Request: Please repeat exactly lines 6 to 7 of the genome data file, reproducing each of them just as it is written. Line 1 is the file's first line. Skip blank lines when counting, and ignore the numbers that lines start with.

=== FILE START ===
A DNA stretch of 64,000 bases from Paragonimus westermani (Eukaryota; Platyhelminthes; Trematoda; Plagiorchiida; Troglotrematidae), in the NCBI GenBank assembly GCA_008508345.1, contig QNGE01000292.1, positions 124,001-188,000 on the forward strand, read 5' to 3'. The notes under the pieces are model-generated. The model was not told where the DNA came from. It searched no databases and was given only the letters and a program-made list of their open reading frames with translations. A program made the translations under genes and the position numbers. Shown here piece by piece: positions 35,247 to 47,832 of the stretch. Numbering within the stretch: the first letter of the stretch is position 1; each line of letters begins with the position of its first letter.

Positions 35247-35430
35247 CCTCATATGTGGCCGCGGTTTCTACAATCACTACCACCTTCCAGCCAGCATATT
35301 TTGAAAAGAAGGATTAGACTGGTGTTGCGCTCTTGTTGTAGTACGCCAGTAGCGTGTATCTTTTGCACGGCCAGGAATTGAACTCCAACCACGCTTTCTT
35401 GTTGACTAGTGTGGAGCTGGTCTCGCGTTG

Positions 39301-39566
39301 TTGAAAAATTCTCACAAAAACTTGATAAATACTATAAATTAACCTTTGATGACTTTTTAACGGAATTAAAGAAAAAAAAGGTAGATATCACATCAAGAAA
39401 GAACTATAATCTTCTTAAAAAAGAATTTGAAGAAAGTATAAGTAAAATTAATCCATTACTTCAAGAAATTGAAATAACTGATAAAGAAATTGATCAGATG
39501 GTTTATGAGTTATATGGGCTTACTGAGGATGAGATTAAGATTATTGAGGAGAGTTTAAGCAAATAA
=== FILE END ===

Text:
Positions 39301-39566
39301 TTGAAAAATTCTCACAAAAACTTGATAAATACTATAAATTAACCTTTGATGACTTTTTAACGGAATTAAAGAAAAAAAAGGTAGATATCACATCAAGAAA